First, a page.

Fresh Air from Above: At Last, President Vest Emerges from the Bureaucratic Woodwork
For the first time in decades, cracks have begun to appear in MIT's stolid upper administration. Until now, the administration flatly denied that the inflexibility in the housing system had anything to do with the way it handles problems that arise in the fraternity system. Until now, the notion that an incident involving alcohol at a fraternity would be linked - even remotely - to the design of the undergraduate housing system would have been dismissed out of hand. The MIT fraternity system is healthy, the party line used to go, so why make the various accidents and incidents at fraternities the excuse for any introspective dialogue about anything?
No more. There will be new housing on campus for undergraduates, President Charles M. Vest announced at a press conference Wednesday. The housing system simply does not have the flexibility to handle changes that might result from the death of a fraternity member. In fact, the housing system has no flexibility at all whatsoever. In the past, when near-tragic situations involving underage drinking, possible hazing, and out-of-control parties have threatened the integrity of the fraternity system, dean-type people have been quick to douse the flames of introspection.
Now the same deans who were so quick to dump cold water on incidents in the past are running for cover. Take Neal Dorow, for example. Dorow, the assistant dean for fraternities, sororities, and independent living groups, has previously reveled in his role as press agent for the fraternity system. Dorow has had nothing to say on any of this; he even took backstage to Iddo Gilon '98, president of the Interfraternity Council, who was all over the news for having initiated a ban on alcohol at fraternity events.
Without a doubt, Vest has played the most surprising role in the ongoing drama. Before his Wednesday press conference, the upper administration's role was falling right into line with its record of stonewalling. Vest's initial statement Sunday morning redefined the word "fluff" in speaking of "introspective dialogues" and "campus-wide discussion." Our habitually-out-of-town president also chose to sit out the emergency in New York.
This left Vest's Dean's Office underlings to manage the media circus with an amazingly typical display of the Building 7 snow job. Senior Associate Dean Robert M. Randolph fobbed off questions about what specifically would be done to address MIT's problems, saying simply, "Everything will be on the table." At MIT, saying everything is on the table is akin to saying nothing at all.
The press conference Wednesday changed everything. Here was the president himself, directing addressing previously taboo subjects, all in front of the glaring eye of national television. For example, in response to one question, Vest went out of his way to single out rush as a "stressful" time when inexperienced students could easily be led to make poor or uninformed decisions.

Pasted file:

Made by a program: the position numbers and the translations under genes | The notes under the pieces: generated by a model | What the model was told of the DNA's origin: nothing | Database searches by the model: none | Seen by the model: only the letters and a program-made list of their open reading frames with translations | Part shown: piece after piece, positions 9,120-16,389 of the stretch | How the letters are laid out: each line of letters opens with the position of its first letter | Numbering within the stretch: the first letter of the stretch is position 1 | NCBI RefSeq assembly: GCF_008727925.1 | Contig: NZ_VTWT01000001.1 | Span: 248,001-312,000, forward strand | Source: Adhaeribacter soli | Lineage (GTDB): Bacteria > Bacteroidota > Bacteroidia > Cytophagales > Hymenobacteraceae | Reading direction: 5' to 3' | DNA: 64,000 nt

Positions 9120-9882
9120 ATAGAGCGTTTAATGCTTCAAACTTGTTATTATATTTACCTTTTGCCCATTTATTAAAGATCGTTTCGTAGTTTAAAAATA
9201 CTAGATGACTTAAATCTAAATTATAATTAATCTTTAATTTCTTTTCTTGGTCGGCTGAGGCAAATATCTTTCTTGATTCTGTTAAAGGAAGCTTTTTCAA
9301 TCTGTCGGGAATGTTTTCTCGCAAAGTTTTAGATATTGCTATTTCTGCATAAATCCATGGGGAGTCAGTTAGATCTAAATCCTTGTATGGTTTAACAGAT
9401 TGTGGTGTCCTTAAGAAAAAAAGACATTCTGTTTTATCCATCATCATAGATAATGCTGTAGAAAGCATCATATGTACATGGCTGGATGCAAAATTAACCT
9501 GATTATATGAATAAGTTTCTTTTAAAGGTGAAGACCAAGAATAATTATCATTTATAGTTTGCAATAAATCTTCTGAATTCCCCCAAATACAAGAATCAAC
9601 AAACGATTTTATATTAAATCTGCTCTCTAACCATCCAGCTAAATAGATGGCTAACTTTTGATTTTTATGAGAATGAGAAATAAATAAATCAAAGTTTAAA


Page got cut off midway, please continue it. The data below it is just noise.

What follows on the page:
Previously, rush was regarded as MIT's sacred cow; even the vaunted Task Force on Student Life and Learning was instructed to stay away from that hot potato. By bringing the problems with rush before the national media, Vest seemed to indicate that it could no longer be considered inviolable, free from any threat of change.
Vest's proposal of new undergraduate housing is also revolutionary. In the past, the Institute's plan for new dorms was restricted by the timeline on rebuilding Vassar Street in conjunction with a new subway line. Since the subway won't be built for a decade or more, housing plans were essentially on indefinite hold. Now it appears MIT will move forward, and rightly so. The prospect of using funds from the upcoming capital campaign is also encouraging, suggesting that the new housing really will provide new flexibility, whereas previous dorm construction has been funded primarily by increased admissions.
Nothing in Vest's presentation hit home harder than his exposition of what he called "the MIT way." Allowing considerable individual responsibility within the residential environment is not only an important part of the educational role of the residence system, but it is also the key to safety within that system. Banning alcohol outright would only drive it underground, off campus, increasing the danger and reducing the chance MIT would do anything about its problem.
Vest's press conference represents his finest hour. Unfortunately, that's not saying much. This is the first time Vest has ever publicly engaged the general community about rock-solid issues like housing, alcohol policy, and rush. Prior to this press conference, he had remained essentially removed from the fray, keeping a line of worthless, dean-headed committees between himself and the community he should be trying to serve.
It is unfortunate that it takes the death of a student to move forward on such important issues. After all, they have been under discussion for years. Although Vest's response to the Scott S. Krueger '01 tragedy has left much to be desired, it represents the first instance of actual leadership on this campus. I hope that Vest will continue to engage the community directly, without the dulling mediation of bumbling deans and fumbling committees. Who knows: Now that he's tried leadership, maybe Vest will find he likes it.